A weekly round-up of the most important headlines for housing professionals
It appears that size does matter sometimes in the world of social housing.
This morning brought yet more news of a proposed mega-merger that would see two titans of the social housing world join forces to create a 104,000-home giant. In this instance it is Peabody and Catalyst, which announced they are in the early stages of deciding whether to couple up.
This is not the first of these proposals to be put forward this year. In March, Sanctuary and Southern Housing Group announced they were in talks to merge. The partnership would have created a 130,000-home landlord, surpassing Clarion as the UK’s biggest.
In the end that never materialised, but it seems like there could be more in the Peabody and Catalyst deal. The two associations have already decided on who would lead, with Catalyst boss Ian McDermott set to take the reins and Peabody’s Lord Kerslake lined up as chair.
Mr McDermott is no stranger to mergers, with Inside Housing labelling him ‘the merger maestro’ in 2019. In addition to the merger between Catalyst and Aldwyck Housing Group, the organisation he previously led, he was also a key figure in Sanctuary’s takeover of the nearly insolvent Cosmopolitan back in 2013.
The deal between Catalyst and Peabody still needs to go through a consultation phase with residents, but all being well it could be completed by spring next year.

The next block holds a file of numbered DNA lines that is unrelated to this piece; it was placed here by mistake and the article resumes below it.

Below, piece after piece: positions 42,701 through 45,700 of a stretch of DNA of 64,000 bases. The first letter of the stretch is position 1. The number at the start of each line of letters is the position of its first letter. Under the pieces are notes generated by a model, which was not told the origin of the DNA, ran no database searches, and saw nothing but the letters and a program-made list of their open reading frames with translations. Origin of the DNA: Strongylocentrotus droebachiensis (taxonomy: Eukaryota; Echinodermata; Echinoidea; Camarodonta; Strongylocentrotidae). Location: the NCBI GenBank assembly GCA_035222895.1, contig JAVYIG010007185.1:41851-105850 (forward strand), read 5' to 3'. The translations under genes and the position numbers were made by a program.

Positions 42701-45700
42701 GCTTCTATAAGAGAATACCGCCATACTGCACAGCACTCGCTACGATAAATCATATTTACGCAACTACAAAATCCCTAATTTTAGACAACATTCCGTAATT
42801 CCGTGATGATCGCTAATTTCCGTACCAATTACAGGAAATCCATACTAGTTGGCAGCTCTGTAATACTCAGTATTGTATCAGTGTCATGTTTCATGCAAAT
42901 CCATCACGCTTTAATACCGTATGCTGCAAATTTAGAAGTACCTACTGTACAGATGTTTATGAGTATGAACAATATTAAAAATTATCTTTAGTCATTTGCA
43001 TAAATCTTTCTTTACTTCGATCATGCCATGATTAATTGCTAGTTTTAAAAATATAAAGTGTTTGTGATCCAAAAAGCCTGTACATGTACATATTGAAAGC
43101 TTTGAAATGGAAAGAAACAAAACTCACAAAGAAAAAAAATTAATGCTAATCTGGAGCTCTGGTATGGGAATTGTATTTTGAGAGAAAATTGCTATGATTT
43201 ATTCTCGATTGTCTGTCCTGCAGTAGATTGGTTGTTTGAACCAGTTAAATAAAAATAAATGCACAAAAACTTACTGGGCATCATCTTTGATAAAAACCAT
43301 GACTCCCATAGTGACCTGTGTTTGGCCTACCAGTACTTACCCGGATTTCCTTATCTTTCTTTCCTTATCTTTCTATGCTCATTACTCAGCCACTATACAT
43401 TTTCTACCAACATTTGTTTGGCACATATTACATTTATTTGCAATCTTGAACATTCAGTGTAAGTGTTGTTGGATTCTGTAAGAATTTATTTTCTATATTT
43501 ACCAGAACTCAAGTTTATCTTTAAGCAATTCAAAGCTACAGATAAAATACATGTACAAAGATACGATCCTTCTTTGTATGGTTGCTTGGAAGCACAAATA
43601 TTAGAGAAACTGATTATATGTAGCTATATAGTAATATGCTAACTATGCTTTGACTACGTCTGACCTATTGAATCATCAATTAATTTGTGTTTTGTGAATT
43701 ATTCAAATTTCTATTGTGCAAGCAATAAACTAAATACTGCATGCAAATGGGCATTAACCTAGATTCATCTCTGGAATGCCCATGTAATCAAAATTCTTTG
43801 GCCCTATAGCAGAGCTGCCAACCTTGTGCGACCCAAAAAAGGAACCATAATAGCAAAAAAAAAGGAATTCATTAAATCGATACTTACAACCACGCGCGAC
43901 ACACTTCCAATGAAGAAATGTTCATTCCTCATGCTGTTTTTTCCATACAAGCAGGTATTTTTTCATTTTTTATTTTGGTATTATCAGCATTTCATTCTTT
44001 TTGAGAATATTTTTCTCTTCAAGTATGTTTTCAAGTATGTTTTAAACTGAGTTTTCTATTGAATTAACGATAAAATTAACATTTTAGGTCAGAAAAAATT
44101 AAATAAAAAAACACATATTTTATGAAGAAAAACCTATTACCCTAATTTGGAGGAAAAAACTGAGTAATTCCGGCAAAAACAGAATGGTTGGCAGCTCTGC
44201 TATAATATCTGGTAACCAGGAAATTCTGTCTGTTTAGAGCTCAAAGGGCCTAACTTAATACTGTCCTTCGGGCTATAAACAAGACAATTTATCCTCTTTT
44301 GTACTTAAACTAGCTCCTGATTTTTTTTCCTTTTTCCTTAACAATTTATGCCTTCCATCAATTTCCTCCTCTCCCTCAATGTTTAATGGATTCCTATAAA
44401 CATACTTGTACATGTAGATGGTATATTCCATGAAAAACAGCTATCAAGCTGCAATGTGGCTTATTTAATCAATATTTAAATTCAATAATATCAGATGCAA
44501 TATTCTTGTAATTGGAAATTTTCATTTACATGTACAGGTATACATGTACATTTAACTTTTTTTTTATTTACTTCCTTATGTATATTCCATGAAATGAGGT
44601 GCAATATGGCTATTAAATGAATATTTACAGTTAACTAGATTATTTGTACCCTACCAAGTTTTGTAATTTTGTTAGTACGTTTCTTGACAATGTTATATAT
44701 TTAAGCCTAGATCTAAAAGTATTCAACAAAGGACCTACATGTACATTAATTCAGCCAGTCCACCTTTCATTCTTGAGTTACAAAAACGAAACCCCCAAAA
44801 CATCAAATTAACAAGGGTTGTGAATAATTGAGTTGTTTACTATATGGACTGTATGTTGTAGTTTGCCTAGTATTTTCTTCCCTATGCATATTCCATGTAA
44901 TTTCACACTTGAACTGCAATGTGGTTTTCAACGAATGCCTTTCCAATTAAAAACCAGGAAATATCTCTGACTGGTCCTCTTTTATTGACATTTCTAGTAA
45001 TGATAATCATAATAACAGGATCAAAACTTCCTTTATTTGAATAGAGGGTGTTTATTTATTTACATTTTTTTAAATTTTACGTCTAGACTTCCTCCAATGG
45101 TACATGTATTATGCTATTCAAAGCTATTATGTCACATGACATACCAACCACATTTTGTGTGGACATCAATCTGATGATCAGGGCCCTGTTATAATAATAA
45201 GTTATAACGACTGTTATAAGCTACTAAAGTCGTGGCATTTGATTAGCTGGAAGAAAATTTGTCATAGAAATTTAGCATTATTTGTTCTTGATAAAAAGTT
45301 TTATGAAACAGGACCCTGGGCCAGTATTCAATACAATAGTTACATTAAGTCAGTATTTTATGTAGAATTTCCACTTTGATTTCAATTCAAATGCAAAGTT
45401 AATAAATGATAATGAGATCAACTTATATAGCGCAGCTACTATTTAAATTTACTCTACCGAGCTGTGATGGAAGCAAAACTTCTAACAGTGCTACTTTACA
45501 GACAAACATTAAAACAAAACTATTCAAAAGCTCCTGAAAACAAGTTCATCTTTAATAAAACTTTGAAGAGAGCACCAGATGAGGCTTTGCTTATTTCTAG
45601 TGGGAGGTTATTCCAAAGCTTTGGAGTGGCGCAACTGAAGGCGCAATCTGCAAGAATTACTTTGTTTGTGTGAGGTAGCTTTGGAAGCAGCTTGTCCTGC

So what happens to the moniker of the group that represents London’s biggest associations, the G15, when two of its biggest members merge?
The group, which was set up initially with 15 members, has seen its numbers diminish in recent years as London landlords seek size through partnerships. If the Peabody and Catalyst deal goes ahead, that would take the number of G15 members from 12 to 11.
Is a name change in the offing?
In other news, the External Wall System (EWS) crisis does not look like it is going anywhere soon, despite housing secretary Robert Jenrick’s best efforts.
Last week, Mr Jenrick announced that he did not expect banks to ask for EWS1 forms for buildings smaller than 18 metres after experts said there was no systemic fire risk for these blocks.
Nevertheless, it does not seem like lenders are going to budge any time soon. Several of the country’s largest banks have stated that their policies would only change when official government guidance changes and the Royal Institution of Chartered Surveyors (RICS) updates its advice.
Leaseholders living in these blocks were further compounded with more bad news today, after Inside Housing revealed that those living in blocks under 18 metres that have had an EWS1 check would still likely have to pay huge remediation bills before they could sell. The RICS suggested that existing EWS1 forms could not be ignored by valuers.
Elsewhere, a popular story with the readers this week was the tale of family who were evicted from their temporary accommodation in Waltham Forest after they were unable to attend a house viewing in Stoke-on-Trent – a mere 180 miles away.
Jack Simpson, news editor
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